6th Trieste–Ljubljana meeting

10:00 – 18:00, lecture hall P.04, Jadranska 21.

Programme:
9:30 coffee and discussions
10:15  Márton Mestyán (SISSA):  Molecular dynamics simulation of entanglement spreading in generalized hydrodynamics
10:50 Lev Vidmar (IJS Ljubljana):  Quantum chaos challenges many-body localization
12:25 Tiago Mendes-Santos (ICTP): Entanglement guided search for parent Hamiltonians
12:00 lunch
13:00 discussions
15:15 Spyros Sotiriadis (FMF Ljubljana): Quantum dynamics in the sine-Gordon model
15:50 Jacopo Sisti  (SISSA): Entanglement entropy in higher dimensional CFTs and holography
16:25 Giuliano Giudici (ICTP): Measuring von Neumann entanglement entropies without wave functions
17:00  conclusion

Márton Mestyán: Molecular dynamics simulation of entanglement spreading in generalized hydrodynamics (arXiv:1905.03206)

The so-called flea gas is an elementary yet very powerful method that allows the simulation of the out-of-equilibrium dynamics after quantum quenches in integrable systems. We show that, after supplementing it with minimal information about the initial state correlations, the flea gas provides a versatile tool to simulate the dynamics of entanglement-related quantities. The method can be applied to any quantum integrable system and to a large class of initial states. Moreover, the efficiency of the method does not depend on the choice of the subsystem configuration. We implement the flea gas dynamics for the gapped anisotropic Heisenberg XXZ chain, considering quenches from globally homogeneous and piecewise homogeneous initial states. We compute the time evolution of the entanglement entropy and the mutual information in these quenches, providing strong confirmation of recent analytical results obtained using the Generalized Hydrodynamics approach. The method also allows us to obtain the full-time dynamics of the mutual information after quenches from inhomogeneous settings, for which no analytical results are available.

Lev Vidmar: Quantum chaos challenges many-body localization (arXiv:1905.06345)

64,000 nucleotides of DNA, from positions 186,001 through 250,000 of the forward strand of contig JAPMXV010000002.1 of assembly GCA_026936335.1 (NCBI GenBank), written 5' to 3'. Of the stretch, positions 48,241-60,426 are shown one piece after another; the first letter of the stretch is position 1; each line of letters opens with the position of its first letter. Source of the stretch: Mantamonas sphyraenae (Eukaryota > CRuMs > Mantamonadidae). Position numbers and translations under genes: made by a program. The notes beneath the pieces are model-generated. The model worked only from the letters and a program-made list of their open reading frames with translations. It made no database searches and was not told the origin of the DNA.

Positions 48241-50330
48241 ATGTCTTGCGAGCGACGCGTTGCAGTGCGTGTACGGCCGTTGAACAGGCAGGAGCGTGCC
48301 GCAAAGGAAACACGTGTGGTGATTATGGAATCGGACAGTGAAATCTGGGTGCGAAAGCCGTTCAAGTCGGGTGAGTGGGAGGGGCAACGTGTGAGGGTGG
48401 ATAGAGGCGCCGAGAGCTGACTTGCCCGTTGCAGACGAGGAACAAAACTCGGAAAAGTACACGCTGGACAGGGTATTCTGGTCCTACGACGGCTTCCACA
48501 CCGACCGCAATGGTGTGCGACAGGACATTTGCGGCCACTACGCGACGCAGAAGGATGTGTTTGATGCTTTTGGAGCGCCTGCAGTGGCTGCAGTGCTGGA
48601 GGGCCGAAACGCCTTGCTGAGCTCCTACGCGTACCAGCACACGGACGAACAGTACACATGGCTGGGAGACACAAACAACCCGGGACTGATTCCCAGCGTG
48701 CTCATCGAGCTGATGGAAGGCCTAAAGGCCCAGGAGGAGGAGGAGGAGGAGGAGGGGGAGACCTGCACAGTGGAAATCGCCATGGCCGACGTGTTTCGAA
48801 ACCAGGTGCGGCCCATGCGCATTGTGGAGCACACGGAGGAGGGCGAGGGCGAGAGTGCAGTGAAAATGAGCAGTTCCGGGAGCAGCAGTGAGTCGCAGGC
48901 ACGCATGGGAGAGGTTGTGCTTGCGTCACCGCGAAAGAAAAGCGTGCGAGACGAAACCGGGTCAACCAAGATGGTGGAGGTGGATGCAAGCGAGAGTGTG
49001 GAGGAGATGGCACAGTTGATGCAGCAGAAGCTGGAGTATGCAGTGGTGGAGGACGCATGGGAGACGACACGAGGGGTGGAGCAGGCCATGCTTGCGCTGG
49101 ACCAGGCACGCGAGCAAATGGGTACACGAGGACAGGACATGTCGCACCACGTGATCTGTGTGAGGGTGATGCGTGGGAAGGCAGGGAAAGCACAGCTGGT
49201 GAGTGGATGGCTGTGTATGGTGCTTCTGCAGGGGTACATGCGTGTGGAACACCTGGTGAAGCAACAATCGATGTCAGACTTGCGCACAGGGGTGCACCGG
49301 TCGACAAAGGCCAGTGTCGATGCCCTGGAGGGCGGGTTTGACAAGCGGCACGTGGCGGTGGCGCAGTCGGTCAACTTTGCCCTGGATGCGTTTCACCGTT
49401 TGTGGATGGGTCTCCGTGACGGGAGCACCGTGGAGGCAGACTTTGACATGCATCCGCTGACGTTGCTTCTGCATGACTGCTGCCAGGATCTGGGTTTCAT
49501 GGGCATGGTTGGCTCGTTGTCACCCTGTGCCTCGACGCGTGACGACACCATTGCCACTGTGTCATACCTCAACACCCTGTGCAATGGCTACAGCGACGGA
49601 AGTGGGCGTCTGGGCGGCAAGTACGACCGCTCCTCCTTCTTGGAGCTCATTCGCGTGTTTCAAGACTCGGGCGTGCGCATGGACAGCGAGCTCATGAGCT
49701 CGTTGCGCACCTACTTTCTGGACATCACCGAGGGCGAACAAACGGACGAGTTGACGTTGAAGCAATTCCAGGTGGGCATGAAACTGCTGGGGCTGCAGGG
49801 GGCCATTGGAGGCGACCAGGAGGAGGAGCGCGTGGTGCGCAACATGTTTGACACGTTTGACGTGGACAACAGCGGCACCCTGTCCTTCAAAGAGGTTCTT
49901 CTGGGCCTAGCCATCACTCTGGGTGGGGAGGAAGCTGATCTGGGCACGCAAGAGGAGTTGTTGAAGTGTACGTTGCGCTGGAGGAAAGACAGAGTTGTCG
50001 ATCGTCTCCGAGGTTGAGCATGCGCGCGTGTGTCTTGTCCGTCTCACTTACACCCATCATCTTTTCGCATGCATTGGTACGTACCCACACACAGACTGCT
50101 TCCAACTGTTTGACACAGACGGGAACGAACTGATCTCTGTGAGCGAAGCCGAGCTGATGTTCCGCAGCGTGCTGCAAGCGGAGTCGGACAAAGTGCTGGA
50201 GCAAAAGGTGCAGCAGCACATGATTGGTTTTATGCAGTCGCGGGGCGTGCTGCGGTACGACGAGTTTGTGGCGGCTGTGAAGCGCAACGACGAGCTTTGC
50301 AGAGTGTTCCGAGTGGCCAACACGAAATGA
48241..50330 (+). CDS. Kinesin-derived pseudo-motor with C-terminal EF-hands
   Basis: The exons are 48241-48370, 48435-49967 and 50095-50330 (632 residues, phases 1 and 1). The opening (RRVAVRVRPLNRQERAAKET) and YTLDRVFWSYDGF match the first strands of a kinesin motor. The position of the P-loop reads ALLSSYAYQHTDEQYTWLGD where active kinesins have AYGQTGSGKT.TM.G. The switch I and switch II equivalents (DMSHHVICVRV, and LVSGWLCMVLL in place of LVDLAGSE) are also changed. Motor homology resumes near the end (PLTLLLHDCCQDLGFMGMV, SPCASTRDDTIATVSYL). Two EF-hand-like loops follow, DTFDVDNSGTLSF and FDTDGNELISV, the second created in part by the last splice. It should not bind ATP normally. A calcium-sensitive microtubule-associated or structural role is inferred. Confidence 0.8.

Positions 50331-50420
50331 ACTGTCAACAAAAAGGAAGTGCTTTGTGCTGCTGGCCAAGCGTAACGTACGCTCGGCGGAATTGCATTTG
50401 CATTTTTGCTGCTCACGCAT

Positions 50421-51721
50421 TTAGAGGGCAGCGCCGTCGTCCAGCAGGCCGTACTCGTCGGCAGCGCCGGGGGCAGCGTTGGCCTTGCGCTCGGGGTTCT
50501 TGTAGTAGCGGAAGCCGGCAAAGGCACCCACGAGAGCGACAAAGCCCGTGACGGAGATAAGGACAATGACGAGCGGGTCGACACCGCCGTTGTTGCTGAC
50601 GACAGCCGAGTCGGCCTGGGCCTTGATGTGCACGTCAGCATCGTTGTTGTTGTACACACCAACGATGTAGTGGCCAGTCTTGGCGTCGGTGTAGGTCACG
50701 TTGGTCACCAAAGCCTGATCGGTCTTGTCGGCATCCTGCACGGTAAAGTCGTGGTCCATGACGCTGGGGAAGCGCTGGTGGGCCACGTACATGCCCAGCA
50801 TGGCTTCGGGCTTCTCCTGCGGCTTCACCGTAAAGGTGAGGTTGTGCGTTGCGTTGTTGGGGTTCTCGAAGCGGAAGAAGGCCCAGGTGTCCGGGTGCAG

Characterizing states of matter through the lens of their ergodic properties is a fascinating new direction of research. In the quantum realm, the many-body localization (MBL) was proposed to be the paradigmatic nonergodic phenomenon, which extends the concept of Anderson localization to interacting systems. At the same time, random matrix theory has established a powerful framework for characterizing the onset of quantum chaos and ergodicity (or the absence thereof) in quantum many-body systems. Here we study a paradigmatic class of models that are expected to exhibit MBL, i.e., disordered spin chains with Heisenberg-like interactions. Surprisingly, we observe that exact calculations show no evidence of approaching MBL while increasing disordered strength in the ergodic regime. Moreover, a scaling analysis suggests that quantum chaotic properties survive for any disorder strength in the thermodynamic limit. Our results are based on calculations of the spectral form factor, which provides a powerful measure for the emergence of many-body quantum chaos.

Tiago Mendes-Santos: Entanglement guided search for parent Hamiltonians

We introduce a method for the search of parent Hamiltonians of input wave-functions based on the structure of their reduced density matrix. The two key elements of our recipe are an ansatz on the relation between reduced density matrix and parent Hamiltonian that is exact at the field theory level, and a minimization procedure on the space of relative entropies, which is particularly convenient due to its convexity. As examples, we show how our method correctly reconstructs the parent Hamiltonian correspondent to several non-trivial ground state wave functions, including conformal and symmetry-protected-topological phases, and quantum critical points of two-dimensional antiferromagnets described by strongly coupled field theories. Our results show the entanglement structure of ground state wave-functions considerably simplifies the search for parent Hamiltonians.

Spyros Sotiriadis: Quantum dynamics in the sine-Gordon model

The study of dynamics in quantum many-body systems is one of the main challenges of modern theoretical physics. While a large amount of intuition has been drawn from weakly interacting systems, linear response theory or semiclassical approximations, the dynamics of strongly interacting systems far from equilibrium remains largely unexplored. We study the dynamics of an interacting Quantum Field Theory, the sine-Gordon model, after an abrupt change of the parameters, a protocol known as “Quantum Quench”. Our focus is on the time evolution of correlation functions, which we study using a combination of numerical and analytical techniques.

Jacopo Sisti: Entanglement entropy in higher dimensional CFTs and holography

Entanglement entropy is a quantity of great interest in diverse fields of physics like condensed matter, statistical and high energy physics. In this talk, I will review some aspects of entanglement entropy in higher dimensional quantum field theories mainly focusing on CFTs that admit a holographic dual. In such theories, the Ryu–Takayanagi formula identifies the entanglement entropy of a spatial region with the area of the minimal hypersurface anchored to the entangling surface and that extends along the holographic direction of the space-time. The holographic duality is a useful tool also to study CFTs with boundary. In particular, I will show some analytical and numerical results on minimal surfaces in space-times dual to (2+1)-dimensional BCFTs.